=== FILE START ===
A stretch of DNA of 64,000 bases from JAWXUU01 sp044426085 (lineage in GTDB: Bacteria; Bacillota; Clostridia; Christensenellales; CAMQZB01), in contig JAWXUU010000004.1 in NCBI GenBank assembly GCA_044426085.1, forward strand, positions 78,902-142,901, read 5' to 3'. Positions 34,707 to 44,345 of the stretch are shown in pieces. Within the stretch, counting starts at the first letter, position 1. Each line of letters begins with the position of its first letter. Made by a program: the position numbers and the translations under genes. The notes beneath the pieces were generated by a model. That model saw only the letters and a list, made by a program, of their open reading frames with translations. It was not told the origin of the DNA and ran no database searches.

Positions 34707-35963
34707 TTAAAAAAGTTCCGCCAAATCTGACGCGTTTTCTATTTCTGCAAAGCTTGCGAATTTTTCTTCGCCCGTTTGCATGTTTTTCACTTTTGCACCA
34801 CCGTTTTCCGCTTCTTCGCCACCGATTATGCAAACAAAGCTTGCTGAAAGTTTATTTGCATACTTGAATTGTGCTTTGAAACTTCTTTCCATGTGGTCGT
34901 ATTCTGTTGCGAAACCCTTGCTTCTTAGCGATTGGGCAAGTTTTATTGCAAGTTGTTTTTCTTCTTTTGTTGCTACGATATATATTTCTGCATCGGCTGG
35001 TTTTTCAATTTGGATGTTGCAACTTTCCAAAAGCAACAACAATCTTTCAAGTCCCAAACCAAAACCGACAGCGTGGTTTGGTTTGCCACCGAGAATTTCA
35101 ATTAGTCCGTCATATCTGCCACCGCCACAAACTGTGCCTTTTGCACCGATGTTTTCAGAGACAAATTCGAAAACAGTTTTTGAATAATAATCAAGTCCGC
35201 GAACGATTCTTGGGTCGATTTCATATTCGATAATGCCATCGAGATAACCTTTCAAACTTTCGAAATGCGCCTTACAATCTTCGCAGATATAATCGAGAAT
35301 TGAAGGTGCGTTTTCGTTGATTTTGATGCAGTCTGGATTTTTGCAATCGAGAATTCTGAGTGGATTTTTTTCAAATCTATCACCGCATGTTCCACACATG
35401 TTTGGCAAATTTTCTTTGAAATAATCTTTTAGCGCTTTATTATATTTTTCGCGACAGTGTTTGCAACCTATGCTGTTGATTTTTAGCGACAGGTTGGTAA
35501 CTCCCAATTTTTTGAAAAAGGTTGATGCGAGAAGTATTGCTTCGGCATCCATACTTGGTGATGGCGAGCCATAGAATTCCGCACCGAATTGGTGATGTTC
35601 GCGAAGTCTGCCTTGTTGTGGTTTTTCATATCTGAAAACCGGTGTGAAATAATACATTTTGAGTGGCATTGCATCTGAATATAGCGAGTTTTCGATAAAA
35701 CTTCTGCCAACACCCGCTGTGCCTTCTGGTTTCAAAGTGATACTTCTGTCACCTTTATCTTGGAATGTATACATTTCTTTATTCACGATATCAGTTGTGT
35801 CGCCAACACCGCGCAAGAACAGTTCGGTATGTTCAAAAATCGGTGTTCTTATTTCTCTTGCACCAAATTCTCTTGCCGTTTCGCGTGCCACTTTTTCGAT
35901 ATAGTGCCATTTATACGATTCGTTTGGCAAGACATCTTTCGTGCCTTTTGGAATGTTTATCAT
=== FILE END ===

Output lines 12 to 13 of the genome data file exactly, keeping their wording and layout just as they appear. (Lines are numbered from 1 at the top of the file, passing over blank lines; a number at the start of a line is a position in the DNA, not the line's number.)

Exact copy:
35601 GCGAAGTCTGCCTTGTTGTGGTTTTTCATATCTGAAAACCGGTGTGAAATAATACATTTTGAGTGGCATTGCATCTGAATATAGCGAGTTTTCGATAAAA
35701 CTTCTGCCAACACCCGCTGTGCCTTCTGGTTTCAAAGTGATACTTCTGTCACCTTTATCTTGGAATGTATACATTTCTTTATTCACGATATCAGTTGTGT